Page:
Windows + Left/Rightto move and resize the current application window to be half a screen in size and either on the left or right. Sadly, this doesnt seem to work on
xfce4. My current workaround is mapping the
xfce4-popup-whiskermenucommand to a key that is not mererly
Super, but rather
Super + Space. If you want to move windows around using
Super+Arrowkeyslater, do this now, otherwise skip this and also the next step.
- In the Window Manager settings on the Keyboard tab, configure
Tile window to the left: Super+Leftand the same for right. Note that ironically it doesnt work on the window of the Window Manager itself, so if you want to try it out, click some other window. Feel free to also configure something for other key combinations such as
Super+Up/Down. I usually map
Toggle fullscreento `F11`` as well.
Backups, Discs and creating installation USB sticks
Mount/Dismount: Opening thunar file manager will show you a list of mountable hard discs, USB drives and so on on the top left. The grey ones are not mounted. Clicking them will automatically attempt to mount them and show their contents. This corresponds to running the
mount command. You can also unmount drives by right-clicking them and selecting Unmount, which corresponds to the
umount command (note the missing
n). thunar also suppports tabs, try it out. You can also manually add network drives and other fancy stuff to be mounted, just google for guides for whatever particular thing you want to mount. If you are having trouble mounting windows drives, make sure to shutdown windows cleanly before booting into whatever linux, as the linux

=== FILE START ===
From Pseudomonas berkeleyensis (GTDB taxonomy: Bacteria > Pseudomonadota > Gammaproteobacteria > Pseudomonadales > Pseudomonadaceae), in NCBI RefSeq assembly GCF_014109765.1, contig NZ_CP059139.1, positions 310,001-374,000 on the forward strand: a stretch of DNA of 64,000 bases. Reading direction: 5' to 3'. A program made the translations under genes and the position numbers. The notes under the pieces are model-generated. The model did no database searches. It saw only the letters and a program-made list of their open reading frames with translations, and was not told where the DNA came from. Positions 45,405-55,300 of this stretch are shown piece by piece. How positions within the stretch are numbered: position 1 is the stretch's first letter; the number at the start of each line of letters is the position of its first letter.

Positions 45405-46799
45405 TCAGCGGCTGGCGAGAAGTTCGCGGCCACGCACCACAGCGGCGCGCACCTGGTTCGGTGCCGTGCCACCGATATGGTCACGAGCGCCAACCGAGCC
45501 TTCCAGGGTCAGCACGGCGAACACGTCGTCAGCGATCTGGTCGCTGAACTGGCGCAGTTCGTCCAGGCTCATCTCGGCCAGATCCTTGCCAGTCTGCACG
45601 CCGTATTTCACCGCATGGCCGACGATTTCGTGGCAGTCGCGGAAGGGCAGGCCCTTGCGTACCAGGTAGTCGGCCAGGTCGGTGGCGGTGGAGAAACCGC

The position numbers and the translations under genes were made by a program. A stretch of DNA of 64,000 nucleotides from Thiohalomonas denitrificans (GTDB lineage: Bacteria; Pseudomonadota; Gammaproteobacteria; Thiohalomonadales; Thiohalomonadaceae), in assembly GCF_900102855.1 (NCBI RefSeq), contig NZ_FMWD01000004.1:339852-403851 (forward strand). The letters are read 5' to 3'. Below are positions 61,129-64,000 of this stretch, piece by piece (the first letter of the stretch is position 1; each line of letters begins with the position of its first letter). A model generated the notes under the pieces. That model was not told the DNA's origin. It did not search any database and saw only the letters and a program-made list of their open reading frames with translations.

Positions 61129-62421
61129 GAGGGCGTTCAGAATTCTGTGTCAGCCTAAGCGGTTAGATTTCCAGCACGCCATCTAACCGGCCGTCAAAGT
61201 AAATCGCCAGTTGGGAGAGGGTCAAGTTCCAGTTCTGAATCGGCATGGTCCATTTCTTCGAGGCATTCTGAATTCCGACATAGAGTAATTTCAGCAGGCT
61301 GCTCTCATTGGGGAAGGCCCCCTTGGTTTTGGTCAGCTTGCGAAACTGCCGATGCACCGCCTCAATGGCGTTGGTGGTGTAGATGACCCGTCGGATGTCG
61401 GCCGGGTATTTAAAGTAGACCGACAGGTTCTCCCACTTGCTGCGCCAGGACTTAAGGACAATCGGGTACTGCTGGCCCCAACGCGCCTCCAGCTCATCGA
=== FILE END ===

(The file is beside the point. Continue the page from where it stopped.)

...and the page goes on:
NTFS drivers can not mount
NTFS volumes that are still messed up by windows.
gparted is a great tool. It also allows you to mount/unmount things, but it also shows you all the partions for the drive selection on the top right. Note that changes you make are not executed directly, instead they are queued up and have to be applied using the tick button on top.
Create bootable USB stick from ISO: You want to google for how to use
dd to create linux live USB. It's not hard, basically you can just do
dd if=mylinux.iso of=/dev/sdx, but make sure the target (
/dev/sdx) is actually the USB stick and not the hard drive with all your data or something. The hard part is getting your target computer to actually stfu and boot the stick, but there is guides for that as well. Also it is possible your stick is just fucked up or the disc image is not written on the stick properly. Make sure to actually right click->Eject the stick and wait for it to finish writing before you unplug it.
Full image backup: You can copy the contents of entire hard drives, including all the partition data and whatnot, into a file using
dd as well. There is a million guides that differ only in details, this one seems fine. The trick is, you dont really want the empty space of the disc to be cloned into a file, so you also compress the disc image while creating it when you run
dd if=/dev/sdX ... | gzip -c > /path/to/backup.img.gz. Anyway, the gist of this is, setting up windows or dual boot stuff is highly annoying, make a snapshot of your working system when you have newly set it up and everything works. If you mess up something that is too annoying to fix, or your windows is broken, or whatever, you can boot some random linux from an USB stick, write this
backup.img.gz back on the disc using
gunzip -c /path/to/backup.img.gz | dd of=/dev/sdX, and your target hard drive should be reset to its old state. Note that this sort of backup is not ideal for backing up your files weekly or so, as it wastes a bunch of space. Copying your files to a USB hard drive or sending them to a remote backup location of some kind is the way to go.